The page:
Most pet "parents" have been in a situation like this: Buster slipped on the way down the stairs and now he’s walking with a limp. It’s 11:00 at night should you call your veterinarian, or are you just being a worrywart?
You’re never wrong to call
If you’re concerned about your pet, you should never feel embarrassed about calling a veterinarian. Veterinarians are used to emergencies and they prepare for them. Most veterinary hospitals have doctors on-call or provide referrals to emergency pet hospitals, so don’t worry about waking your veterinarian out of a sound sleep. In fact, all AAHA-accredited hospitals are required to provide 24-hour access to emergency care, either in their own facility or through referral to another hospital. (To find an AAHA-accredited animal hospital near you, visit the Hospital Locator.)
Remember, you know your pet better than anyone else. If you notice your pet behaving in a way that’s unusual for her, or if something just doesn’t seem right, you may have picked up on a subtle sign of a real problem. To find out, you can call your veterinary hospital, or an emergency animal hospital near you. By asking a few questions over the phone, an emergency veterinarian should be able to tell you whether you should bring your pet in right away, or whether she can wait for an examination during your hospital’s normal office hours. Even if you find out nothing’s wrong, you’ll be glad to have your mind at ease.
There are some times, however, when you won’t need to call first. If you notice any of the following problems, bring your pet in immediately for emergency care.
Your pet has been experienced some kind of trauma, such as being hit by a car or a blunt object or falling more than a few feet.
- Your pet isn’t breathing or you can’t feel a heartbeat. (See Pet CPR.)
- Your pet is unconscious and won’t wake up.
- Your pet has been vomiting or has had diarrhea for more than 24 hours, or she is vomiting blood.
- You suspect any broken bones.
- Your pet is having trouble breathing or has something stuck in her throat.
- Your pet has had or is having a seizure.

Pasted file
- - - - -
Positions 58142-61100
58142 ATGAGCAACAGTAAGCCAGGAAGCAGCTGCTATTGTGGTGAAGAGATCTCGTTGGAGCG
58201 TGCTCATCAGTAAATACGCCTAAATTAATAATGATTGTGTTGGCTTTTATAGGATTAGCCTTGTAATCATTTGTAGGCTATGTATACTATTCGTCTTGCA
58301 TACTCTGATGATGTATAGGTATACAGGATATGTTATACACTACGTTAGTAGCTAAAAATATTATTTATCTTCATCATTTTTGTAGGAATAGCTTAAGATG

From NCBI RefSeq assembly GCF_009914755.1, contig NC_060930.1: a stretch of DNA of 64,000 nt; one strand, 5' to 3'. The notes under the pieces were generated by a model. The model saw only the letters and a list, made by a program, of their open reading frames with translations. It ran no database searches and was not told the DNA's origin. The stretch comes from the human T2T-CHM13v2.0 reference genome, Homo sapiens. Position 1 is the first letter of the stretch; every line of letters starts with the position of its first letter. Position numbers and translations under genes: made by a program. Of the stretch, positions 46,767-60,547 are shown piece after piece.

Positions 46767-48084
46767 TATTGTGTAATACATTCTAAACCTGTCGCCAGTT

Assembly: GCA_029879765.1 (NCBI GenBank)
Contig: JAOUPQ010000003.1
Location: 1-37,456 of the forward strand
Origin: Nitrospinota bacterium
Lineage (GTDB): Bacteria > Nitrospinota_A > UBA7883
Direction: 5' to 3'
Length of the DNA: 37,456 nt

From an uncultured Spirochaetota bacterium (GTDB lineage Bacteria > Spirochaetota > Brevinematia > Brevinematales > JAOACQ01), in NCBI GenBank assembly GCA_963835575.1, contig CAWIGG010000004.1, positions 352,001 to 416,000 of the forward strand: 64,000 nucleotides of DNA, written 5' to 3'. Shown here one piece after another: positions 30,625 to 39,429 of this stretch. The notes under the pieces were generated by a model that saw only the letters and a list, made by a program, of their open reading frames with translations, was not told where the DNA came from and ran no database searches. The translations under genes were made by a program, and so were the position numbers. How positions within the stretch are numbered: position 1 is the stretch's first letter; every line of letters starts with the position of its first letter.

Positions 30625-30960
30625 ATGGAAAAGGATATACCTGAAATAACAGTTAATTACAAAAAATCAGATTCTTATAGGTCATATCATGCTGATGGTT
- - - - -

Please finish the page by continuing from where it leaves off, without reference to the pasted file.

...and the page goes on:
- Your pet is bleeding from the eyes, nose, or mouth, or there is blood in her urine or feces.
- You think your pet might have ingested something toxic, such as antifreeze, rat poison, any kind of medication that wasn’t prescribed to her, or household cleansers.
- Your pet, particularly your male cat, is straining to urinate, or is unable to.
- Your pet shows signs of extreme pain, such as whining, shaking, and refusing to socialize.
- Your pet collapses or suddenly can’t stand up.
- Your pet begins bumping into things or suddenly becomes disoriented.
- You can see irritation or injury to your pet’s eyes, or she suddenly seems to become blind.
- Your pet’s abdomen is swollen and hard to the touch, and/or she’s gagging and trying to vomit.
- You see symptoms of heatstroke.
- Your pregnant dog or cat has gone more than three to four hours between delivering puppies or kittens.
What to do if it’s an emergency
If you notice any of the symptoms above or you suspect a serious problem, try to get directly in touch with a veterinary professional. Don’t leave a voicemail or use the Internet or email.
Your first step is to call your veterinarian. All AAHA-accredited hospitals will either have someone answering the phone 24-hours a day or will have a recorded message referring you to another hospital in case of an emergency. If you’re in an unfamiliar city, look in the phone book under "Veterinarians" and call the nearest emergency hospital.
Once you decide to bring your pet in for emergency treatment, make sure you know where you’re going and how to get your pet there safely. If you have any questions about directions or how to move your ill or injured pet, call the hospital and ask
The best way to deal with pet emergencies is to prepare for them, just in case. The next time you bring your pet in for a checkup, ask your veterinarian what you should do in case of emergency. Find out whether your animal hospital is open 24 hours, or whether they refer emergency cases on evenings and weekends. If they refer, get the name, address, and phone number of the emergency facility they refer to.
Keep your veterinarian’s name and number on an emergency sheet near the phone, right next to the numbers for your doctor, fire department, and poison-control hotline. If your veterinarian refers evening and weekend emergencies to another hospital, write down that hospital’s name and number too, as well as what hours your doctor refers cases there. This way, if an emergency catches you off guard, you won’t have to file through drawers or folders looking for business cards. You may also want to have a list of pet first aid tips easily accessible, along with guidelines for human first aid.
If you’re taking your pet along on a trip, you can find AAHA-accredited hospitals in the area you’ll be visiting by using the Hospital Locator.
Most important, remember to trust your instincts. You know and love your pet, and you have the right to be worried if something seems wrong. Emergency veterinary professionals are there for you, never hesitate to call.